Communicating with professionals and the public – We have structured communication with professionals, the public, and our strategic partners to ensure that there is confidence in HTA regulation and in the services being regulated. Our approach is to provide relevant, high quality information, available on demand to these groups via our website, and to target information to specific audiences via a range of other channels. We involve these groups to ensure we make decisions that reflect, as far as is possible, the operational realities faced by professionals and the concerns of the public.
The groups, which report to the Authority include:
- the Stakeholder Group;
- the Histopathology Working Group; and
- the Transplantation Advisory Group.
They are made up of stakeholders, Authority Members and Executive staff. They are used to seek stakeholder views and advise the HTA on the impact of its regulatory activity.
We also provide the public with the information that they need to understand what they should expect from the services we regulate, and to allow them to make informed decisions about using these services.
This work is underpinned and directed by a programme of monitoring and evaluation, to ensure our messages are up to date, relevant, and meaningful for the audience – addressing their interests and any concerns.
Working with other regulators – Many HTA licensed establishments are also regulated or accredited by other bodies. The HTA recognises the impact that this can have on an establishment, so structured collaborative working with other bodies is also an important feature of our strategic approach to minimise regulatory burdens. The HTA has bilateral agreements with:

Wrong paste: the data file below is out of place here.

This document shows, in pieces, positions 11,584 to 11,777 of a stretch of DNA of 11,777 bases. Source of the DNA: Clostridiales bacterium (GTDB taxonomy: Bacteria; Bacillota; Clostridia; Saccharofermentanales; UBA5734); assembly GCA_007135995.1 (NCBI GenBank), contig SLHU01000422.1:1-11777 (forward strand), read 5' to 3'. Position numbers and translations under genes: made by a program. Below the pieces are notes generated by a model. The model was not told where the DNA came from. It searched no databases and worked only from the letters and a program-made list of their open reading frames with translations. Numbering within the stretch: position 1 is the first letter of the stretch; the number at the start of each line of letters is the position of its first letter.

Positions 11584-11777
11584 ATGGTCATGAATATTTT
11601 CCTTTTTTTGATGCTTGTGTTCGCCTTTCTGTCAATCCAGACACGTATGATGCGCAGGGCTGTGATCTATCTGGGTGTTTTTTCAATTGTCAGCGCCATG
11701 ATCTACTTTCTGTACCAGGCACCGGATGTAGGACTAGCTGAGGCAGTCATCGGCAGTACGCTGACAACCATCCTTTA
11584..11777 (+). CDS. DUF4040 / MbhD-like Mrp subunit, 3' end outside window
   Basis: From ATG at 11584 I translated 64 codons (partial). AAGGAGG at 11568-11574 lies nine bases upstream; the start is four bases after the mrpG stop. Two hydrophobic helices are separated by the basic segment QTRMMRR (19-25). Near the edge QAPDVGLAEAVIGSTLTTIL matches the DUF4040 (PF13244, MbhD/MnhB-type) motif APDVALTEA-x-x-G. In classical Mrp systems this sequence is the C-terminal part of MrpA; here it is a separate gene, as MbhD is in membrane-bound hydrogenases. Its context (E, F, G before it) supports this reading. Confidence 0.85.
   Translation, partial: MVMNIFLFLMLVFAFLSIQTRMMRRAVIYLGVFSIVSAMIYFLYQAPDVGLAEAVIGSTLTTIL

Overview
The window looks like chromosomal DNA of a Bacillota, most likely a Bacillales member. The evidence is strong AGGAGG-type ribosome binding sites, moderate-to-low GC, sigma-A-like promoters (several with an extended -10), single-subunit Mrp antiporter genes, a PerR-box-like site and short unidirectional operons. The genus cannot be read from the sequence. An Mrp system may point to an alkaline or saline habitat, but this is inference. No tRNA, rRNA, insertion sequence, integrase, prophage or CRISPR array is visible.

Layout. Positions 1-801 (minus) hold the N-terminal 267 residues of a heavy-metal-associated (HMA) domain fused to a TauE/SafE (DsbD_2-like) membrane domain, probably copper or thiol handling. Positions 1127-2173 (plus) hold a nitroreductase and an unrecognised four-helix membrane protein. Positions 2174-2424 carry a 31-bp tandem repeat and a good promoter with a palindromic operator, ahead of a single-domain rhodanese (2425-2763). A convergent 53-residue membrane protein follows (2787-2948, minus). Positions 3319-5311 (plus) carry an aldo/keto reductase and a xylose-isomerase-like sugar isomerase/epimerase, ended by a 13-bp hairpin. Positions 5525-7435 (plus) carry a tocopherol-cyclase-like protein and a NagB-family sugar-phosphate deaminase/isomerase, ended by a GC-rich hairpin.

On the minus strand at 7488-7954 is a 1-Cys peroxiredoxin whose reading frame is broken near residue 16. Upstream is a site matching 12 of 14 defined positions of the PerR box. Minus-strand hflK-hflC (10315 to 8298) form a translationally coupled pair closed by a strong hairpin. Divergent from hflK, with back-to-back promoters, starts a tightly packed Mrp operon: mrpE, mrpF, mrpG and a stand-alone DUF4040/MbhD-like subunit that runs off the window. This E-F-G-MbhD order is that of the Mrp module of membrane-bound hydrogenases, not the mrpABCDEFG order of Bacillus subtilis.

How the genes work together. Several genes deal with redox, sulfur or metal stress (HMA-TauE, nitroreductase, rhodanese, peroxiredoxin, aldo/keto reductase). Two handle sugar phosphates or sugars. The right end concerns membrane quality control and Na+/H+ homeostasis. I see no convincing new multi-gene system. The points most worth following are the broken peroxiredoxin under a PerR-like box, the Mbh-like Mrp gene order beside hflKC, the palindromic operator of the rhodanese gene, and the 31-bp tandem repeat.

- the Care Quality Commission;
- the Health Research Authority;
- the Human Fertilisation and Embryology Authority;
- the Medicines and Healthcare products Regulatory Agency; and
- the United Kingdom Accreditation Service.
Objectives for 2017/18
Our Delivery objectives remain, to:
- Deliver right-touch regulation and high quality advice and guidance, targeting our resources where there is most likelihood of non-compliance and greatest risk to public confidence.
- Be consistent and transparent in our decision-making and regulatory action, supporting those licence holders who are committed to achieving high quality and dealing firmly and fairly with those who do not comply with our standards.
- Deliver effective regulation of living donation.
- Inform and involve people with a professional or personal interest in the areas we regulate in matters that are important to them and influence them in matters that are important to us.
- Maintain our strategic relationships with other regulators operating in the health sector.
In the remaining period covered by this Strategy, we will:
- Undertake and publish reports on a programme of site visits and inspections which meet the aims of the HTA, and licensed establishments, and which provide assurance to the public that standards are being maintained.
- Take a proportionate approach to our regulation, and ensure that where there are shortfalls against standards, these are rectified within agreed timescales.
- Ensure decisions on living organ donation cases meet agreed service standards in a way that provides the necessary protections.
- Engage with, and involve, the public and professional stakeholders in our work, seeking feedback and comment using a wide variety of channels on and offline.
- Conduct a public evaluation to measure what areas of our work the public are most interested in being involved in, and why.